California Truckers: Employees Or Independent Contractors?
By Robert S. Nelson, Esq., Nelson Law Group
Whether truckers should be considered “employees” entitled to various wage benefits, including overtime and meal and rest breaks, has always been one of the more challenging issues in California employment law. But with courts increasingly ruling that a controversial state law making it harder for workers to be treated as independent contractors should also apply to truckers, the question of how to properly classify truckers has taken on new urgency. Truckers mistakenly classified as independent contractors rather than employees may be entitled to significant amounts of wage benefits they otherwise should have received had they always been treated as employees, including minimum wages, overtime and reimbursement of business-related expenses, including gas.
It is a common misperception that it is up to employers to determine which workers are treated as independent contractors versus employees. Not so. In fact, there are detailed rules, derived from both statutes and case law, dictating specifically which workers can be treated as contractors instead of employees. Workers who are initially treated as contractors can later challenge whether they should have in fact been employees. The distinction is critical, as being an employee entitles workers to various mandatory wage benefits (e.g., overtime, breaks, expense reimbursement, etc.).
For many years, the standard test for differentiating employees from contractors was found in the seminal California case S.G. Borello & Sons v. Department of Industrial Relations. Borello set out almost a dozen factors that courts should evaluate to determine whether workers should be employees, the most important of which was how much control employers had over the workers’ day-to-day work.
- Dynamex, AB 5 and the “ABC” Test
In 2018, the California Supreme Court crafted a new, streamlined employee/contractor test in the case of Dynamex Operations West, Inc. v. Superior Court. Dynamex refined the numerous factors previously used to differentiate employees from contractors down to only three, dubbed the “ABC” test. They are:
- Whether workers can conduct their day-to-day work without direct control by the employers;
- Whether workers perform work that is outside the usual course of the employers’ business (emphasis added); and
- Whether workers are customarily engaged in an independently-established business of the same nature as the work they are performing for the employers.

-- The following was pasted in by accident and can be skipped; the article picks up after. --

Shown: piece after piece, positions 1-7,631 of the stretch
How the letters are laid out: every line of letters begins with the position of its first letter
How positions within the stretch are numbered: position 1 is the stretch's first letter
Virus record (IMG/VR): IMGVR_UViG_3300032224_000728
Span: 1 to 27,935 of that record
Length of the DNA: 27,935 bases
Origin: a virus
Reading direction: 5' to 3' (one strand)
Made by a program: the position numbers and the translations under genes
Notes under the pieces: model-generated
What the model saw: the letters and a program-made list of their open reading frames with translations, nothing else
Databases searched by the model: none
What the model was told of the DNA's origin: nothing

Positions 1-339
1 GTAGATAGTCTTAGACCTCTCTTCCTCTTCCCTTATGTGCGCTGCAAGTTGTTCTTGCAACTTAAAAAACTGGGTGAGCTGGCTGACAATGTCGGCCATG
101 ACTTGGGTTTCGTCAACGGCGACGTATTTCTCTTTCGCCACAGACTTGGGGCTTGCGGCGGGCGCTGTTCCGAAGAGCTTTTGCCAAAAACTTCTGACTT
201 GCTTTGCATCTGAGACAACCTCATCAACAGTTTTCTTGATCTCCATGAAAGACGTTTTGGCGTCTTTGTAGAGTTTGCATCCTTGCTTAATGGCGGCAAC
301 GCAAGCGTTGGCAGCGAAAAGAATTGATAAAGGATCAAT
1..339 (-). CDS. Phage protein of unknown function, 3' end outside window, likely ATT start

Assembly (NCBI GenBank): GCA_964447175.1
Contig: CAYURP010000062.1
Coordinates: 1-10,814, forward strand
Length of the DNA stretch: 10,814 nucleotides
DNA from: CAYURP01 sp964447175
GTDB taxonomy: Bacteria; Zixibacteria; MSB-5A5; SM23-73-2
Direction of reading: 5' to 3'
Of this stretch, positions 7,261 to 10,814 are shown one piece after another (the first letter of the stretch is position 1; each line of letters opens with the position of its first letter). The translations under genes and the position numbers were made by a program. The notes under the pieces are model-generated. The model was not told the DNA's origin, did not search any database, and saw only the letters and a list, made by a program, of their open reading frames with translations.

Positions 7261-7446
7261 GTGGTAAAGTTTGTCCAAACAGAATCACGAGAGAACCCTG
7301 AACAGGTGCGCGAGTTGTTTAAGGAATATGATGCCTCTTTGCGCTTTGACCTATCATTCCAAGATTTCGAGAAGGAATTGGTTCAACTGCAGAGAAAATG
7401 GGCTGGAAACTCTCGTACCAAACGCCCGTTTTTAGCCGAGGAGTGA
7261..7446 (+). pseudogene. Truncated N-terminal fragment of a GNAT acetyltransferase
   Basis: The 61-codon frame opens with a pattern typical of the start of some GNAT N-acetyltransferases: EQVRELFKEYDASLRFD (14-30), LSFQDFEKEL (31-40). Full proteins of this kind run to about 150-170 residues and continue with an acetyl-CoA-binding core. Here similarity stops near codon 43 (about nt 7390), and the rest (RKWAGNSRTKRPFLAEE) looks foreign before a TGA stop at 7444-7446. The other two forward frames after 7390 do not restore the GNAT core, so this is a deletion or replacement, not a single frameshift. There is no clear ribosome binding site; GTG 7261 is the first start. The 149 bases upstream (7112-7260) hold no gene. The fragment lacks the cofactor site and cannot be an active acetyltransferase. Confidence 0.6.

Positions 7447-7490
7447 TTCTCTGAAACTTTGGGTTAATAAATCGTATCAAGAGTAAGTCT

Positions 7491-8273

In 2020, the Dynamex ABC test was formally incorporated into to the California Labor Code via Assembly Bill (“AB”) 5.
- AB 5 currently applies to truckers in California
For the trucking industry, the “B” prong of Dynamex, whether work performed is outside the normal scope of an employer’s business, is particularly challenging. By definition, truckers perform the core output of most trucking companies (i.e., trucking). Various trucking industry associations therefore challenged both Dynamex and AB 5 on grounds that they conflicted with federal transportation law. Although the trucking associations initially obtained an injunction preventing AB 5 from going into effect, it was overturned by the 9th Circuit in 2021. The U.S. Supreme Court then refused to hear further appeal of the injunction in June 2022, thereby allowing AB 5 to apply to the trucking industry.
The Supreme Court’s ruling only affected the injunction against AB 5, not the underlying case challenging the validity of the law itself. But while that case continues, AB 5 remains the law of the land.
- Unique issues with truckers and AB 5
While AB 5 has challenged many industries in California, it is uniquely confounding for truckers, for various reasons:
- Whether the ABC test applies to truckers depends on claims, timing
The Dynamex ABC test applied only to claims brought under the California “Wage Orders”, which establish some (minimum wages, overtime) but not all (expense reimbursement) of the wage benefits employees are entitled to. In contrast, AB 5 applies to all wage claims. This can cause confusion for wage claims arising before 2020, when AB 5 went into effect. In those circumstances, truckers may have to adjudicate some of their claims under the Dynamex/AB 5 ABC test but others under the prior, more difficult Borello test.
- Even truckers who should have been employees may not be entitled to certain wage benefits
Depending on various factors, including the size of the trucks they drive, the loads they transport, and whether and how the loads cross state lines, even truckers who should be employees under AB 5 may still qualify for the “motor carrier” exemption which could preclude them from overtime under state and/or federal law. Likewise, in 2018 the Federal Motor Carrier Safety Administration issued a determination that California’s meal and rest break rules do not apply to truckers who are subject to federal transportation laws governing breaks.
- Entitlement to expense reimbursement can depend on the wording of service agreements
Truckers who were mistakenly treated as contractors can potentially recover business-related expenses they were required to bear, including pay for helpers, upkeep and repairs to trucks, tolls and fuel. Whether employee truckers can recover fuel costs depends on whether their respective service agreements include provisions for fuel payments and, even if so, whether those payments fully cover the costs of the fuel.
The employment status of truckers in California is a complicated question that can have significant stakes for truckers and employers alike. Please contact the Nelson Law Group if you have any questions about this evolving area of the law.